“Every generation imagines itself to be more intelligent than the one that went before it, and wiser than the one that comes after it.”
“Adulting” can be unforgiving work. You would think that our “institutions of higher learning” would be more aware of the common sense rules of life. Of the myriad reasons folks spend money on college, they’re two that top the list. First is the love of and quest for knowledge for its own sake. Second is the money and respect that can be earned by having a degree. Face it; after your first job, your degree matters a lot less, but for that first one, it is a really big deal.
For institutions so focused on knowledge and money you’d think most people who earn their coveted degree would have a more solid grasp of this being financially responsible stuff. That being my wish, I am reminded of my mother’s saying, “if wishes were fishes, we could all grab a line.” Many things are taught, but not these common sense basics.
I once took a licensing test for life insurance sales and was just flabbergasted at the simple things I had never been taught about money, financial security, and the risk of ignoring either. Only about a third of the states in the U.S. require a personal finance class in high school. About half the students couldn’t even name the difference between a debit card and credit card!
It matters not whether you are trying to build a Wall Street fortune or just living a tight, frugal life; there are some things that you simply need to know to get along in the world.
1) It’s Never Too Early to Save
You can’t say the reason it takes you so long to pay off your student debt is because of how large it is. It is because you are living in the now, focusing on what you want today rather than what is coming in the future. Most young people have no experience in paying attention to what they need in the future because they were raised in a culture of now.
Life results from the choices we make; if you choose well, and early, you will be on your way to financial security. Of course, between your current needs and the economic situation, it’s easy to see how tempting it is to put off saving for retirement. It’s hard to undervalue how grateful you will be to your younger self when you look back and see how $15 a week looks 50 years later. Actually, anything you put away at your age will, years from now, aid significantly to your security.
There are sexier ways to grow wealth, but for now, do what you can and know that just because no one bothered to teach this to you in high school or college doesn’t mean that you shouldn’t take fiscal control of your life. It is your future.
2) Debt Compounds Really Fast
A corollary to saving is that you have money to play, or to pay. This is something that I wish that I had learned earlier in my life. Debt is not your friend. Many of you have huge student loans. Some of you planned carefully, while others didn’t fully realize how debt and its friend, interest, really work. Student loans, car payments, or credit cards; it’s all the same. It is always better to pay more to reach a zero balance sooner rather than later. Look at your school loan. If you take the whole term to pay it off, it will be three times what you borrowed. Pay it sooner and you will have to pay less. Even if there are penalties for early payment, do it anyway. If you pay it off early, you will thank yourself later in life.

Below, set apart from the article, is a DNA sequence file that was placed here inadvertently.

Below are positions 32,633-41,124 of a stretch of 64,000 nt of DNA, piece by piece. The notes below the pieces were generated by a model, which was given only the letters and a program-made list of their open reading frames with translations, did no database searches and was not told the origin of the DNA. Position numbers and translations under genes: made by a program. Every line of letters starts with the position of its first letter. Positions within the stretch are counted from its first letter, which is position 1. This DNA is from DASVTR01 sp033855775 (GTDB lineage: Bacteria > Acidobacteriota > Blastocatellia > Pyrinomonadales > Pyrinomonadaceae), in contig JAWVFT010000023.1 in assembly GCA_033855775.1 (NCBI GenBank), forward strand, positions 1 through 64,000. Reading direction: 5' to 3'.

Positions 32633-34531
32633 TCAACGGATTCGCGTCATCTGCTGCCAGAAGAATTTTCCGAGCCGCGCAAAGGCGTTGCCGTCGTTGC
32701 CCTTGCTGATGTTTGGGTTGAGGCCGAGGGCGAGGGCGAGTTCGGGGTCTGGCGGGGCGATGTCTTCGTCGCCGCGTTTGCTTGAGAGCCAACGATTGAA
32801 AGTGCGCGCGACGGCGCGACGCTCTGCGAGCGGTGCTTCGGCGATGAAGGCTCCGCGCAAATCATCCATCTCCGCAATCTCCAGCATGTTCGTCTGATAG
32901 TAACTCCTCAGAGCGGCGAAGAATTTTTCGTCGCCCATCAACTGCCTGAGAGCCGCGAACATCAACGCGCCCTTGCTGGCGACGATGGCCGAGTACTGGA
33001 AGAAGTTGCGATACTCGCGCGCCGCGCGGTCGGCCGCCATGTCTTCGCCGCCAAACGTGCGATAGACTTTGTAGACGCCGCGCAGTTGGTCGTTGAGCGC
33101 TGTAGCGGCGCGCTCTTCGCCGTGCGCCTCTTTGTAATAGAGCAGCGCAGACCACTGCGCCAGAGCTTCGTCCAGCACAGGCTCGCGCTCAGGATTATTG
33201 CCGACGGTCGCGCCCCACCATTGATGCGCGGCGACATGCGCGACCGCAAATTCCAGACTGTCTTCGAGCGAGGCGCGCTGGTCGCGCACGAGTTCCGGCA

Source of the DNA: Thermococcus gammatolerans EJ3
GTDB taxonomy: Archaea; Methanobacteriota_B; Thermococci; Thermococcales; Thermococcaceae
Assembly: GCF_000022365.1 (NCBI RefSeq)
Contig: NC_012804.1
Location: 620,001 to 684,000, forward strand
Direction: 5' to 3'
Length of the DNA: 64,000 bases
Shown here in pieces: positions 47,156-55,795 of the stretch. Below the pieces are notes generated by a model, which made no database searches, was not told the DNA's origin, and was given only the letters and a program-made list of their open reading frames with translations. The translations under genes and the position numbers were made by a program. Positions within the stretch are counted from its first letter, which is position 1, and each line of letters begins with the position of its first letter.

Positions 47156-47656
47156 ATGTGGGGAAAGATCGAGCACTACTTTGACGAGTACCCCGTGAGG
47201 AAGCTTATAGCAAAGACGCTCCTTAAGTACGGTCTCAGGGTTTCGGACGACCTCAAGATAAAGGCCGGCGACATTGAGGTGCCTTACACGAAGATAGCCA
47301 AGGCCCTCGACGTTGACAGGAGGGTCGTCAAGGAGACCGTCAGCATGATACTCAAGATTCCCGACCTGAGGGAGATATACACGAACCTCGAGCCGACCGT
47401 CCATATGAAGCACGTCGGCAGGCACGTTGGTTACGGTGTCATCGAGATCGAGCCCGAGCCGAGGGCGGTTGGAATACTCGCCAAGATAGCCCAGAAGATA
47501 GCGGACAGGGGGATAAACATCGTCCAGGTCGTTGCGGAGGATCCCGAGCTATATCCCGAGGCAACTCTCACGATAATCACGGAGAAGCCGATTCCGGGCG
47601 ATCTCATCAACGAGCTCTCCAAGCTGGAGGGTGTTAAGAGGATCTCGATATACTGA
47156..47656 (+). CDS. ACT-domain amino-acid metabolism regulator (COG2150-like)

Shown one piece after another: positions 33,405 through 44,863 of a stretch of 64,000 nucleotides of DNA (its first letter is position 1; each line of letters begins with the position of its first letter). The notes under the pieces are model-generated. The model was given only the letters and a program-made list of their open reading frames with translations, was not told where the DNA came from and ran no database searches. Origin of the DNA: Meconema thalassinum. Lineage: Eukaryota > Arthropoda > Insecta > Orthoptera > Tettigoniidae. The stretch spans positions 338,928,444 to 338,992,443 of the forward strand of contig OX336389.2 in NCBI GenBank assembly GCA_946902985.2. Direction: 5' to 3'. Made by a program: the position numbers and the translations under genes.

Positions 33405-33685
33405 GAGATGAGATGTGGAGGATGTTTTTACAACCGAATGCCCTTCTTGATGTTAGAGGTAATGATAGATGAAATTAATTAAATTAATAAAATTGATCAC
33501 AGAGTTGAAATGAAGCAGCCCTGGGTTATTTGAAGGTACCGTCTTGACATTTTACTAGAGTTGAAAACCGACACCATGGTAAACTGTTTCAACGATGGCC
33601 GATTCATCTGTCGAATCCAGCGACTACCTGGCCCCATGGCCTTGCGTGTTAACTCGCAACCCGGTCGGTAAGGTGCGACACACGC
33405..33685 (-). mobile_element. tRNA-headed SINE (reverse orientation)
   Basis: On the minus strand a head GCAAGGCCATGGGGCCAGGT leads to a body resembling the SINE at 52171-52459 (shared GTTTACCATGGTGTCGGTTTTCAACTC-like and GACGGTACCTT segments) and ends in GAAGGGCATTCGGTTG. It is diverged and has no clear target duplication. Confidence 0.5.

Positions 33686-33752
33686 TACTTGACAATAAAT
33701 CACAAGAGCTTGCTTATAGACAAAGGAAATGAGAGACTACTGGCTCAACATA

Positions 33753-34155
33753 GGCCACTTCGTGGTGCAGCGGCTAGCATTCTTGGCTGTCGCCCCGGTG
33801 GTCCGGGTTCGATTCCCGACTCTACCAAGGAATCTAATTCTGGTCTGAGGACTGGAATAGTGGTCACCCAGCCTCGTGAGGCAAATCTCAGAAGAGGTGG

3) Your Credit Score Describes Your Life
Unless you live in a cave, you have heard of credit scores. It ranges from 300-850 and describes how well and regularly you repay your debt. The lower your number, the less likely a creditor will trust you with a loan. Sometimes it can even affect your hire ability. It is a double-edged sword. You have to use credit to have credit, but don’t get carried away. The banks will give you more credit than you can handle; everyone wants your money. That being said, you can say no to the offers and again, you will thank yourself later in life, when you try to buy a house, for example. Keep your debt about 30-40% below what you can borrow and you will be fine. Remember, it’s all about the choices you make.
4) Pay Your Taxes, Pay Your Taxes, Pay Your Taxes
Taxes aren’t always easy. They can become complicated, but the average person can use the 1040EZ (with its line by line instructions) and get it done with not much trouble. Yes, even a simple tax return takes some time, like about four hours a year, but the effect of not paying them lasts even longer. And have no fear; Uncle Sam will come for his money. The government is the last organization you want to owe money to. The IRS can freeze your checking account, put a lien on your home or fledging business, and some taxes, like unpaid payroll taxes, will follow you even beyond bankruptcy. They are relentless in their collections, and paying your taxes is so easy. Just do it. You say yours are too complicated, so hire an accountant, because not knowing the rules and what to pay doesn’t exempt you from the taxman. So, however you manage it, just do it!
You might wonder at the absurdity of being handed a degree in college and still not know the first thing about credit scores, tax returns, or other basic financial data that are at the core of adult fiscal life, but I see it every day. Take the time to learn these lessons well and your future self will thank you.
Remember, it’s all about your choices.